They can detect cancer earlier, control prostheses and measure the tiniest signals at the limits of what is theoretically possible. Quantum sensors are the cutting-edge technology in the field of sensor technology. As part of the Future Cluster finalist "Quantum Sensors of the Future" (QSens), a team led by Prof. Jens Anders, cluster spokesperson and head of the Institute of Smart Sensors (IIS), and Prof. Jörg Wrachtrup, co-spokesperson and head of the 3rd Institute of Physics at the University of Stuttgart, is researching quantum sensor technology.
QSens is a cluster initiative in which the Universities of Stuttgart and Ulm, the Institute for Microelectronics Stuttgart (IMS CHIPS), the Hahn-Schickard Institute for Microassembly Technology (Stuttgart), and so far 17 industrial partners have joined forces to make quantum sensors suitable for everyday use. It is one of 16 finalists in the competition of the Future Clusters Initiative (Clusters4Future) of the German Federal Ministry of Education and Research.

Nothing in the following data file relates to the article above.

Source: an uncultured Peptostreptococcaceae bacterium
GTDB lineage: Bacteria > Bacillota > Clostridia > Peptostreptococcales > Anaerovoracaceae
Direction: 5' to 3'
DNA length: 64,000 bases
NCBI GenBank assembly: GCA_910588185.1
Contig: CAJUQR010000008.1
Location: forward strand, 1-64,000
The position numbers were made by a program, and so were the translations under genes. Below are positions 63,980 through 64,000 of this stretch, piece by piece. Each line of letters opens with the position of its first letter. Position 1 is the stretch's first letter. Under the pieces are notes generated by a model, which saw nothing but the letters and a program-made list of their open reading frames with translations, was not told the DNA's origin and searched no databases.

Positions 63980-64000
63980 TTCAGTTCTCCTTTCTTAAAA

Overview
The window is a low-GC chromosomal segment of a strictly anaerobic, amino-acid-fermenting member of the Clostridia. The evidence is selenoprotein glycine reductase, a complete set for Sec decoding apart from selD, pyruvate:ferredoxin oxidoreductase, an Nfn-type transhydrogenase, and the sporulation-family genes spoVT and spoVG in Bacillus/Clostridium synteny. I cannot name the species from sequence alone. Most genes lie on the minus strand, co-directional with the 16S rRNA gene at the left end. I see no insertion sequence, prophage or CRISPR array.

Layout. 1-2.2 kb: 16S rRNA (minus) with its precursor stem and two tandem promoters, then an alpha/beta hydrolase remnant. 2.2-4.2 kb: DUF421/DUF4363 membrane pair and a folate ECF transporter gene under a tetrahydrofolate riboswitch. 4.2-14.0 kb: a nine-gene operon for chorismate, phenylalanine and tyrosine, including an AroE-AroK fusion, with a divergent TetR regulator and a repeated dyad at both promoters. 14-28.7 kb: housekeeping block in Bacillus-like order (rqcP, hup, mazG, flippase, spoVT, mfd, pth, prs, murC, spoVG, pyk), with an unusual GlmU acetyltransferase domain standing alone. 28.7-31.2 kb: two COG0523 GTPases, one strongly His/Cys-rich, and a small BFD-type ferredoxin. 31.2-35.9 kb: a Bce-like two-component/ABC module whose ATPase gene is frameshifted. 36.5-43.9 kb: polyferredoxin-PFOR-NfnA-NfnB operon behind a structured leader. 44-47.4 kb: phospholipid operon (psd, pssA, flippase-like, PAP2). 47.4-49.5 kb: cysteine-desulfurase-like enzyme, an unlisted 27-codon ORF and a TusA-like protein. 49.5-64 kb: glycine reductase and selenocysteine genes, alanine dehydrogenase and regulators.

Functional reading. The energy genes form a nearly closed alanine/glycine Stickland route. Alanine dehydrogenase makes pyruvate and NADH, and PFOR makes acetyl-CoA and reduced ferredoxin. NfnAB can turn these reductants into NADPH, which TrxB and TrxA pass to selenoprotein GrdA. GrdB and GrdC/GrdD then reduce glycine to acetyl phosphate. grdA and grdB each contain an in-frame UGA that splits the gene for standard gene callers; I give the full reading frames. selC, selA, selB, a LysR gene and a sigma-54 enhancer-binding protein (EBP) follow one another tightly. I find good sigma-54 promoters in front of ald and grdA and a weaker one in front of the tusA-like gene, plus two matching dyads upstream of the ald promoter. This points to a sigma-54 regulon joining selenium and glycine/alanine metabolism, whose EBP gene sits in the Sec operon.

"We are making quantum sensors fit for everyday use," says Anders, describing one of QSens' tasks. The scientists want to develop high-precision and low-cost sensors for industry and end customers. The first quantum sensors are to be mass-produced in three to four years.